21 May 2015
What Are SPLIT Days? Shared Parental Leave In-Touch Days Explained
This year saw the introduction of Shared Parental Leave, allowing parents to take up to 50 weeks off work in the year after the birth of a child. Eligible parents can choose whether to use the leave simultaneously or take it in turns.
Shared Parental Leave may also be arranged to allow working parents to return to work for a period of time and then go back to Shared Parental Leave. This is provided that the time you book off is approved by your employer and has been booked off in block periods of time in advance.
Similar to keeping-in-touch or KIT days for women on maternity leave, SPLIT days can be used, if you’re a mum or dads away from work on Shared Parental Leave, so that you are not left feeling out of the loop.
You can use them to return to work for a catch-up, for training, or perhaps to deliver a short project or run an event. Under the Shared Parental Leave regime, eligible parents can share up to 20 SPLIT days.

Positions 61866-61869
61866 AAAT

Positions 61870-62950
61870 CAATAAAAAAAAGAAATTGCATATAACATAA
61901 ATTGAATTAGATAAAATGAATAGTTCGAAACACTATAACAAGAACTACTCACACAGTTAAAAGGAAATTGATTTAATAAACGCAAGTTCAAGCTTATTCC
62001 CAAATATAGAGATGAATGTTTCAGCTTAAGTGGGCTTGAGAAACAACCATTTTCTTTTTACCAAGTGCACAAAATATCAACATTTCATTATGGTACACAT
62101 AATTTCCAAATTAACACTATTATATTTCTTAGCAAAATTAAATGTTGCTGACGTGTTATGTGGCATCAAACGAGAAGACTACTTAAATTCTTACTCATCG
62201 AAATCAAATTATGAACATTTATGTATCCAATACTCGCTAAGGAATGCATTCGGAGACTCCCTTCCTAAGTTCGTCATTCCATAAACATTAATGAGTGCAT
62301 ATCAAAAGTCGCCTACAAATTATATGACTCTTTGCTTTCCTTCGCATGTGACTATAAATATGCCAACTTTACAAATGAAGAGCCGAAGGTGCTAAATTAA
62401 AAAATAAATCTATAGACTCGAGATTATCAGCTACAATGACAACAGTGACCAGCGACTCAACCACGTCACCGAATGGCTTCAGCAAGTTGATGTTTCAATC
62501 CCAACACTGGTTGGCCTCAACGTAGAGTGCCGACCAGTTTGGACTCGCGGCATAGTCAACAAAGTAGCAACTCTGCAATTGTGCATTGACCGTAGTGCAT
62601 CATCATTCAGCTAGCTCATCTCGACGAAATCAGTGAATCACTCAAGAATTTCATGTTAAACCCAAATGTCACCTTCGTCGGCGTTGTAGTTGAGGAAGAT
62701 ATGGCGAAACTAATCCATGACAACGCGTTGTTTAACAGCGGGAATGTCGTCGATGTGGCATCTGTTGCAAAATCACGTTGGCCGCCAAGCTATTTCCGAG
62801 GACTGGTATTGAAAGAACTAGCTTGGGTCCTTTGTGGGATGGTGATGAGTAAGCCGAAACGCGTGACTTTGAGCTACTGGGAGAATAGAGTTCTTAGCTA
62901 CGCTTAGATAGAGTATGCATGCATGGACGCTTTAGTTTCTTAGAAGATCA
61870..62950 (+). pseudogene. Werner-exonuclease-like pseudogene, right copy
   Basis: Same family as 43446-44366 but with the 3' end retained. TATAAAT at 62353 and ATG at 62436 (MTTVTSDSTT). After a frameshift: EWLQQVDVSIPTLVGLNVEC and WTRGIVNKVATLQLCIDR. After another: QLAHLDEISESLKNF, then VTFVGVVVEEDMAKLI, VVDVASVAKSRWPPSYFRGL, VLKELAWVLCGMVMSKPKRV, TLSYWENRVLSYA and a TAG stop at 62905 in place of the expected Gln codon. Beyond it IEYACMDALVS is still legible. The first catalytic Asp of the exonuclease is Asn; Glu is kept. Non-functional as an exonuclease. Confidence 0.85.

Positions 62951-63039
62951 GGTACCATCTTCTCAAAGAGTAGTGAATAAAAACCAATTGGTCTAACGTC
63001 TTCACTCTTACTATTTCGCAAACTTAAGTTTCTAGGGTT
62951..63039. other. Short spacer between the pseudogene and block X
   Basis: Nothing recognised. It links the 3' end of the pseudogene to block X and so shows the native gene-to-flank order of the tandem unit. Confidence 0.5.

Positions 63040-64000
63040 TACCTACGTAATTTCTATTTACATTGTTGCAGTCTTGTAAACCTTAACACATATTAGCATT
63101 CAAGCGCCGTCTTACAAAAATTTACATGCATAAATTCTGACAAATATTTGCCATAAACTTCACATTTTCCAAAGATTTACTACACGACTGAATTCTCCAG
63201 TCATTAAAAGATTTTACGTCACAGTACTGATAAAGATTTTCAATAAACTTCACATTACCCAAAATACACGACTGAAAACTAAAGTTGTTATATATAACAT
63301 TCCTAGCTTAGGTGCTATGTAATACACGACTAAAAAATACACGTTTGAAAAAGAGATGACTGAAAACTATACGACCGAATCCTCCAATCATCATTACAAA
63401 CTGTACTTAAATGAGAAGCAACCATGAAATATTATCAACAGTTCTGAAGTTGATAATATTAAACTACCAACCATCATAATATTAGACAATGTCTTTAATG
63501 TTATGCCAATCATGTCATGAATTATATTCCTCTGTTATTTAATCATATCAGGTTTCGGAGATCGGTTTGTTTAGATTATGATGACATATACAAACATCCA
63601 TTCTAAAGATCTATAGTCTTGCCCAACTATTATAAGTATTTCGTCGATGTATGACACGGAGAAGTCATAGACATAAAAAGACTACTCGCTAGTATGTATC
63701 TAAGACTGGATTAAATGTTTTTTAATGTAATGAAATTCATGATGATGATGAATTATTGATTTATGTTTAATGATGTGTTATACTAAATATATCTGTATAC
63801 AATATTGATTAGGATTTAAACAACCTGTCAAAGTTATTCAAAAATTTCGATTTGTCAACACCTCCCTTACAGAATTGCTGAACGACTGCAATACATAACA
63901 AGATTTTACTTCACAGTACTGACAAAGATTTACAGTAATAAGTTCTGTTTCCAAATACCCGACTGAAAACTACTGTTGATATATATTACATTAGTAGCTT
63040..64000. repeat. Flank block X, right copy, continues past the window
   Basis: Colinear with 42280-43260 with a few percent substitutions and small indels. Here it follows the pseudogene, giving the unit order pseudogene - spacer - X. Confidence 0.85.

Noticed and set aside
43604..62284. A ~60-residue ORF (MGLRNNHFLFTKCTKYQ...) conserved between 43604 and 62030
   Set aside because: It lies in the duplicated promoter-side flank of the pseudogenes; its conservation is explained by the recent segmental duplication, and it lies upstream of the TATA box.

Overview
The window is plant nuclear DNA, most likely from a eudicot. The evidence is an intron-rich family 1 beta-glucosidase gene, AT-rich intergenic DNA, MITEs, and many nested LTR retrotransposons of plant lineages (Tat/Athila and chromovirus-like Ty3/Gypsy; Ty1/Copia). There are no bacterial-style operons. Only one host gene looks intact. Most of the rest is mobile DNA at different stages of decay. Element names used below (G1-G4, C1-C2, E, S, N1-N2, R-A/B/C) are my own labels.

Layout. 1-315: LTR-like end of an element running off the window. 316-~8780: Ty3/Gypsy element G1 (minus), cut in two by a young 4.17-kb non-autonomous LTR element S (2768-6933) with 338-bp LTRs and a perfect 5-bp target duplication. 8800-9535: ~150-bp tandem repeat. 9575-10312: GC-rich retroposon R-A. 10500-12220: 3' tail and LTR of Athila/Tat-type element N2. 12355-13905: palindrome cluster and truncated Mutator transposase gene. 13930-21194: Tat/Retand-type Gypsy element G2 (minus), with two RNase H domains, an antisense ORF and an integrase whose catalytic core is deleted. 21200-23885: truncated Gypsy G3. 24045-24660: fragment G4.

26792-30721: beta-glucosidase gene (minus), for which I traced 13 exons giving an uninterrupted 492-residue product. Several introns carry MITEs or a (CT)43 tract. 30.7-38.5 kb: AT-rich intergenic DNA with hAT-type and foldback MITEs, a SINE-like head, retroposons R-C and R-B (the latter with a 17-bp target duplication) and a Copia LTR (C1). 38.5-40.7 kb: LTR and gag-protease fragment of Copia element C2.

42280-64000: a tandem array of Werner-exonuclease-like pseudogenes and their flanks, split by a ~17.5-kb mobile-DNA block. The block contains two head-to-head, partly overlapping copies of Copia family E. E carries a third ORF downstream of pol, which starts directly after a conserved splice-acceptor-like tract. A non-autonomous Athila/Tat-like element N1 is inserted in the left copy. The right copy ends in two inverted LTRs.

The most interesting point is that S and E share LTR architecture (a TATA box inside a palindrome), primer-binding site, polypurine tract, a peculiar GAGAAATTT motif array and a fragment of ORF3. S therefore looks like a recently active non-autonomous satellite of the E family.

SPLIT days or ‘Shared Parental Leave in touch days’ allow you as a mother or father to take a day here or there out of your leave to return to work - without the possibility of losing the right to your leave.
SPLIT days can also be used to help facilitate a phased return to work. So, if diving straight back into work and wading through a million emails that have piled up seems a bit daunting, or if it’s going to be hard to adapt to not having your baby beside you at all times, SPLIT days could ease your transition back into working life.
Slater and Gordon Employment Lawyers are experts in dealing with all types of maternity and paternity related cases, including when employers refuse flexible working requests when parents return to work.